On 5 July, the CBI in partnership with Virgin Media O2 Business, hosted its fourth regional roadshow event.
Held at John Moores University in Liverpool, Hashi Mohamed, Contributing Editor at Tortoise Media was joined by businesses to discuss how clusters can help leverage access to finance at a regional level to drive growth.
Leading business figures from the across the UK came together to share their insights on how clusters can help to leverage the strength of the UK finance sector, build out regional business finance and help firms across the UK access the finance they need. Crucially, there are tremendous unique opportunities which dynamic clusters can provide to drive collaboration between business, finance and investment funds, stakeholders and government for unlocking capital and bringing collective action to places and locations to thrive and succeed.
We have explored the ways in which this can be applied within a place or region at scale through a strategic approach to cluster based activity, led by business.
Read the sense maker guide
The sensemaker guide provides background and an overview of clusters in the UK to help stimulate thought.
Event readout written by Hashi Mohamed, Editor at Tortoise
Clusters ThinkIn: How Can Regions and Nations Access Finance to Drive Growth?
On 5 July 2022, the CBI’s Clusters roadshow visited Liverpool for its fourth ThinkIn. The event – hosted by Liverpool John Moores University and sponsored by Virgin Media O2 Business - brought together leaders from local politics, corporate finance and venture capital to discuss how the UK’s regions and nations can access growth capital.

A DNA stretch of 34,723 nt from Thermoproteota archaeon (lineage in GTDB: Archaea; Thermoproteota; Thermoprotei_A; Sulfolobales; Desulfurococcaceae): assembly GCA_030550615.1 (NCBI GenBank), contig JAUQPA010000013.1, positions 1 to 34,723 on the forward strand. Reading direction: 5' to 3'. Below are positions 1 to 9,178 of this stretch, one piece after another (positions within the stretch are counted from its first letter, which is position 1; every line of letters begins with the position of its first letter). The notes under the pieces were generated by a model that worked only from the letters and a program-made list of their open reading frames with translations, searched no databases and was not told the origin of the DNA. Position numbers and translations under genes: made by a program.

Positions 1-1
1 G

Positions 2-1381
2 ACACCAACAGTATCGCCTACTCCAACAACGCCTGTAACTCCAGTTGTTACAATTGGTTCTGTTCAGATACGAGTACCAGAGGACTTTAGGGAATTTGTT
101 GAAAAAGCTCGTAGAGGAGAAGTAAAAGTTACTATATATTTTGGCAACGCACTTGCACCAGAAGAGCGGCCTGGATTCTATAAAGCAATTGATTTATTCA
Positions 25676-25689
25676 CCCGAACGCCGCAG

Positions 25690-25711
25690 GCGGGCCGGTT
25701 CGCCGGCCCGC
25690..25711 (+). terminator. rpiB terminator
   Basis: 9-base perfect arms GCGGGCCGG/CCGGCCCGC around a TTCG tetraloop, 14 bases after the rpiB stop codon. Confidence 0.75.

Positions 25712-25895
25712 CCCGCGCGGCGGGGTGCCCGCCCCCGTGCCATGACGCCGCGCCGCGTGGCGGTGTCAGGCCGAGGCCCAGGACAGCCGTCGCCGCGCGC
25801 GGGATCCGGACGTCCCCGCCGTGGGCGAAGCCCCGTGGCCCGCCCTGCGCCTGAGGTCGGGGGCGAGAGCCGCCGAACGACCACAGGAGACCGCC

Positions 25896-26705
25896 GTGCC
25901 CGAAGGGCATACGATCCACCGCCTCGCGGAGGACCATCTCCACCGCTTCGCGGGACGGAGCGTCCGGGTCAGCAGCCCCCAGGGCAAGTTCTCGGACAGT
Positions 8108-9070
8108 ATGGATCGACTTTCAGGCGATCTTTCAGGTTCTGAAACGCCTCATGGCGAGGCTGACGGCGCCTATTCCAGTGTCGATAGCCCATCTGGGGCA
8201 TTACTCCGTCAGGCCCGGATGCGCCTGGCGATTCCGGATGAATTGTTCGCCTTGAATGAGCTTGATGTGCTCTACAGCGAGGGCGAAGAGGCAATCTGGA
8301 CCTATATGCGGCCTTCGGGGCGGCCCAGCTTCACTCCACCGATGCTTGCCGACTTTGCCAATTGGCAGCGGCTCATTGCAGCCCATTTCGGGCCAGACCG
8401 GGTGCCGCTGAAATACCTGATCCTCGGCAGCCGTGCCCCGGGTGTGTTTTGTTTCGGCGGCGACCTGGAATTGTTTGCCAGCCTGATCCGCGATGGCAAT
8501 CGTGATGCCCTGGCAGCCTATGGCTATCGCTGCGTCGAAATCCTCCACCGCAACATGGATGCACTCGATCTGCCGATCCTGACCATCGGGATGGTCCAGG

Professor Mark Power, Vice Chancellor of Liverpool John Moores University, welcomed the group framing the discussion by highlighting the importance of anchor academic institutions to this conversation. He told us that along with the University of Liverpool, his institution contributes 30% into the local economy.
To follow Chris Wilford, Director of Financial Services Policy at the CBI, set the context of the session by framing long term regional growth as one of the largest challenges that is faced by the country today.
Representing the Liverpool City Region Combined Authority, John Fogarty, underlined the importance of local devolution, before highlighting access to finance as a pressing issue in the city region:
“The combined authority has very significant investment potential,” Mr. Fogarty said, “[but] it’s traditional grant funding, it’s gap funding, it’s not sustainable over the long term, and it doesn’t match the scale of opportunities that there are here,” he said.
Part of the problem in accessing funding, attendees agreed, was education. Companies looking to scale up don’t always know where to find funds, while firms looking to deploy their capital can’t always find suitable targets.
In London, the existence of a start-up and scale-up community encourages knowledge sharing, whereas Ehsan Ashraf, Associate Partner for Strategy & Transformation at EY, commented “if you’re based in the Northeast, in Scotland, in Liverpool, there probably aren’t as many resources that you’re aware of that you could go to readily,” he said.
Sue Barnard from British Business Bank was more optimistic about the available opportunities in the region; she explained that “Liverpool does have that gateway, but businesses don’t know what is there [...] We have to do a lot of work ourselves to try and generate interest and awareness of funds.”
Comparisons to London were consistently expressed, with the concern that the pull of the City’s financial power being a major barrier to strengthening regional financing. “Anyone who’s an SME or is looking for capital, they’ll always seek to go to London to raise money, whereas they may not actually necessarily realise there’s lots available to them on their doorstep,” said Ehsan Ashraf.